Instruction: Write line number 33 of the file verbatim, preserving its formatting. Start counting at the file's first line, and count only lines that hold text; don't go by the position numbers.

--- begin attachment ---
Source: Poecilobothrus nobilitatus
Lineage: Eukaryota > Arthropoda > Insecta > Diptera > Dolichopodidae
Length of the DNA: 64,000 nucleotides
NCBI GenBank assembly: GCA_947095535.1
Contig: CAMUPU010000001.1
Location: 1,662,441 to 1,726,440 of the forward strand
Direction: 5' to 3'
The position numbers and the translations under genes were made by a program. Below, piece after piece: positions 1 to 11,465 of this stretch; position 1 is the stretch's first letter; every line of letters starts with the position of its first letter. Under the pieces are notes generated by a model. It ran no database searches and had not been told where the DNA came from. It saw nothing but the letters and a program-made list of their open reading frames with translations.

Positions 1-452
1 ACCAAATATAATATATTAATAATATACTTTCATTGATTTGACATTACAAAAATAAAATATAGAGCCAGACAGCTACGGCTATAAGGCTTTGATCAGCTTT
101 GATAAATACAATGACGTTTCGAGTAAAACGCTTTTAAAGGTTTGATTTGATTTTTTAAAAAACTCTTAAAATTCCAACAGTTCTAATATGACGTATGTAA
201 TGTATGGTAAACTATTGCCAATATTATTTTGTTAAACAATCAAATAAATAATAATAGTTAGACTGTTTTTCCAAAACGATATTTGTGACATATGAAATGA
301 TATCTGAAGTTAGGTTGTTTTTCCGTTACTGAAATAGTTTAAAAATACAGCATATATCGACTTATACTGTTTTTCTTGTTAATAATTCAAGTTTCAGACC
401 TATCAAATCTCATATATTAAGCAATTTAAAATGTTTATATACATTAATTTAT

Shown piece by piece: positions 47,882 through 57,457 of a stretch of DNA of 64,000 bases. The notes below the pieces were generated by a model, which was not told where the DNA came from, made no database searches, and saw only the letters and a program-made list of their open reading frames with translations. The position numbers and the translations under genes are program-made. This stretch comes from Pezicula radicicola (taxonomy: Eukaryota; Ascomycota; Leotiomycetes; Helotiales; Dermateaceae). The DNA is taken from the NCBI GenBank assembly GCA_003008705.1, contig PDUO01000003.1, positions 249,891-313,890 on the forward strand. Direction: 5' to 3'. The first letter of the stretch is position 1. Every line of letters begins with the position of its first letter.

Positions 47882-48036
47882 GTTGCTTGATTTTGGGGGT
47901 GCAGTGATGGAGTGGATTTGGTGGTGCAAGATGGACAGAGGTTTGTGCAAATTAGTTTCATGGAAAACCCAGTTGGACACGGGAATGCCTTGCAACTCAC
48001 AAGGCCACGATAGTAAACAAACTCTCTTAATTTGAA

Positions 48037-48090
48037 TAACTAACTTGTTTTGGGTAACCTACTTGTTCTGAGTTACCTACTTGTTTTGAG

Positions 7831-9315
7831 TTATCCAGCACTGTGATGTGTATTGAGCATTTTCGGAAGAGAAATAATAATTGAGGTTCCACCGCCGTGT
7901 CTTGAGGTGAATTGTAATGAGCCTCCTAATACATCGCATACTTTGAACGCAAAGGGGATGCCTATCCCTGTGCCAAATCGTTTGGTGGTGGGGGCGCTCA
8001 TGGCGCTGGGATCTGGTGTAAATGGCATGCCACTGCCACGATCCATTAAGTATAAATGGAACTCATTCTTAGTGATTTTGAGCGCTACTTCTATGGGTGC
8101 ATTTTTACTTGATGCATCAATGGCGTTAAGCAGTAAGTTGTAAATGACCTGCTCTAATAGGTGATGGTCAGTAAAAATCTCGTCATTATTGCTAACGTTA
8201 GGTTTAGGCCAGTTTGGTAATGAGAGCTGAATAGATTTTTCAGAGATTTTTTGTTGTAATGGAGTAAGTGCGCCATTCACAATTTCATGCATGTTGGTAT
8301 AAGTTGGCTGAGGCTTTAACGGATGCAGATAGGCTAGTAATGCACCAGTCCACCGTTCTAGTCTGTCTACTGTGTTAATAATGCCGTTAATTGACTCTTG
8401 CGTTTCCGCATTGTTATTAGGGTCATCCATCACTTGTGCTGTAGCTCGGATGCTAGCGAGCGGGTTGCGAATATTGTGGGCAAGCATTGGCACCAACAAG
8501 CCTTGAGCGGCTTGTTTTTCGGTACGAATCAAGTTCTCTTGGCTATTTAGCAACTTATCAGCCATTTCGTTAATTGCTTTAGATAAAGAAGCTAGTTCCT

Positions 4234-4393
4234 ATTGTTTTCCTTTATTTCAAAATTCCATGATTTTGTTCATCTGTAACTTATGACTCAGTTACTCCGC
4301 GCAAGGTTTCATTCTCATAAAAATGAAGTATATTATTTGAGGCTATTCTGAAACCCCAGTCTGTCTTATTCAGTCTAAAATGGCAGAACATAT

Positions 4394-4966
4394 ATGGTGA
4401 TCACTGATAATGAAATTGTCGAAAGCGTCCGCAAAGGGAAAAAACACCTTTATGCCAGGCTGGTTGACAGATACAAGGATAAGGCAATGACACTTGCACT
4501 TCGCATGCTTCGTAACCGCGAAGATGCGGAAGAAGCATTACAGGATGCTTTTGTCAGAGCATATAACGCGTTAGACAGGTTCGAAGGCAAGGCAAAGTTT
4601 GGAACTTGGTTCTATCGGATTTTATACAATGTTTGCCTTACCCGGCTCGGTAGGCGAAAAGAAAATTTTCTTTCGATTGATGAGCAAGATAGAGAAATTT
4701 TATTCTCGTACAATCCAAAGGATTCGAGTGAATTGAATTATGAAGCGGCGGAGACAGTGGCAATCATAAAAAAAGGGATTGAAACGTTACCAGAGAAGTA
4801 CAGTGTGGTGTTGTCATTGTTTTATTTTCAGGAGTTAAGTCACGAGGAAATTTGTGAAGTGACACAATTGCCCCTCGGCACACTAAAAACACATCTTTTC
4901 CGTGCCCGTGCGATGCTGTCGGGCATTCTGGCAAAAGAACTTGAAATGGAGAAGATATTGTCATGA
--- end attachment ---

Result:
4301 GCAAGGTTTCATTCTCATAAAAATGAAGTATATTATTTGAGGCTATTCTGAAACCCCAGTCTGTCTTATTCAGTCTAAAATGGCAGAACATAT